(a) For the reactive gases, SO2, NO2, and O3, special probe material must be used for point analyzers. Studies 20-24 have been conducted to determine the suitability of materials such as polypropylene, polyethylene, polyvinyl chloride, Tygon ®, aluminum, brass, stainless steel, copper, Pyrex ® glass and Teflon ® for use as intake sampling lines. Of the above materials, only Pyrex ® glass and Teflon ® have been found to be acceptable for use as intake sampling lines for all the reactive gaseous pollutants. Furthermore, the EPA 25 has specified borosilicate glass or FEP Teflon ® as the only acceptable probe materials for delivering test atmospheres in the determination of reference or equivalent methods. Therefore, borosilicate glass, FEP Teflon ® or their equivalent must be the only material in the sampling train (from inlet probe to the back of the analyzer) that can be in contact with the ambient air sample for existing and new SLAMs.
(b) For volatile organic compound (VOC) monitoring at PAMS, FEP Teflon ® is unacceptable as the probe material because of VOC adsorption and desorption reactions on the FEP Teflon ®. Borosilicate glass, stainless steel, or its equivalent are the acceptable probe materials for VOC and carbonyl sampling. Care must be taken to ensure that the sample residence time is kept to 20 seconds or less.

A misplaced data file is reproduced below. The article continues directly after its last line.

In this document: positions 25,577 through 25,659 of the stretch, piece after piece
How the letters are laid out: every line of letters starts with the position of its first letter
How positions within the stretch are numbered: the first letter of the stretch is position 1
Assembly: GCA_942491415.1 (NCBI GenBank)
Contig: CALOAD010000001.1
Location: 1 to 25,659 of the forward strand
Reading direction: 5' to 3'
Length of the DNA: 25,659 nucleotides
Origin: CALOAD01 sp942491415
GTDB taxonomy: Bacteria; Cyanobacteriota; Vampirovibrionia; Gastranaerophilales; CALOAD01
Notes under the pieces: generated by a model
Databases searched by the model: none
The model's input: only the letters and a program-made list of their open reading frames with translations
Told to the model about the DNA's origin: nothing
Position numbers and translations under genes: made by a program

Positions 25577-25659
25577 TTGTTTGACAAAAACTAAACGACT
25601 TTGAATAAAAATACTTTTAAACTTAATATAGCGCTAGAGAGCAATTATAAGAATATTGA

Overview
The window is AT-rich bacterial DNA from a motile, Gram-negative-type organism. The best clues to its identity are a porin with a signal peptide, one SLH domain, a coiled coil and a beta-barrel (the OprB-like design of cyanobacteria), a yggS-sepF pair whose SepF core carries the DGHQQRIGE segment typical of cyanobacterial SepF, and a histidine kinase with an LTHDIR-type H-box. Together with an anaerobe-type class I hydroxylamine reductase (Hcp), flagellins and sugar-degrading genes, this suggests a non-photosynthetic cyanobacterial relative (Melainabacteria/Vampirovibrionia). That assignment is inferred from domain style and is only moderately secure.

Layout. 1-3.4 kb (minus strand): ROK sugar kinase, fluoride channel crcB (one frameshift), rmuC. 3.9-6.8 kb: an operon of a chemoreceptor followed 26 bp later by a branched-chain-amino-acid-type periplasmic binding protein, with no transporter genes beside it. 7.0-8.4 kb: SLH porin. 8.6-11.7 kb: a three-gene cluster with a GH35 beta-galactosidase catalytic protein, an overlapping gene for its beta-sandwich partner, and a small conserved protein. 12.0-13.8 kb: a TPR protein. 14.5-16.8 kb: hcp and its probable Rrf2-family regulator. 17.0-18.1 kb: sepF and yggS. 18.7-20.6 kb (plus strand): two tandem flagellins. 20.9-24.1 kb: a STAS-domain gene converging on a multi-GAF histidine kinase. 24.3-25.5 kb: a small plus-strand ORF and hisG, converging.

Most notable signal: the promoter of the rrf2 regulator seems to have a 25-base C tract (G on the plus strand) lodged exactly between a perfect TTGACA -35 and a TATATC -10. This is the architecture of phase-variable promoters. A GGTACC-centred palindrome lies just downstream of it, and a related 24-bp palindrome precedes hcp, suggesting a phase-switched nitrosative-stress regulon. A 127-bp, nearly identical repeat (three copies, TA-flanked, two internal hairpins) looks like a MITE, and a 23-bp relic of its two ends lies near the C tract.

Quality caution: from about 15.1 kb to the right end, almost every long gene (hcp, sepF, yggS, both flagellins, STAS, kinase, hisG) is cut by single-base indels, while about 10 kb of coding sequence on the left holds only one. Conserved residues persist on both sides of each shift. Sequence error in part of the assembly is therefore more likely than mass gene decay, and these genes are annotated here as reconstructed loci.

(c) No matter how nonreactive the sampling probe material is initially, after a period of use reactive particulate matter is deposited on the probe walls. Therefore, the time it takes the gas to transfer from the probe inlet to the sampling device is also critical. Ozone in the presence of nitrogen oxide (NO) will show significant losses even in the most inert probe material when the residence time exceeds 20 seconds. 26 Other studies 27 28 indicate that a 10 second or less residence time is easily achievable. Therefore, sampling probes for reactive gas monitors at NCore and at NO2 sites must have a sample residence time less than 20 seconds.
Most sampling probes or monitors can be located so that they meet the requirements of this appendix. New sites with rare exceptions, can be located within the limits of this appendix. However, some existing sites may not meet these requirements and still produce useful data for some purposes. The EPA will consider a written request from the State agency to waive one or more siting criteria for some monitoring sites providing that the State can adequately demonstrate the need (purpose) for monitoring or establishing a monitoring site at that location.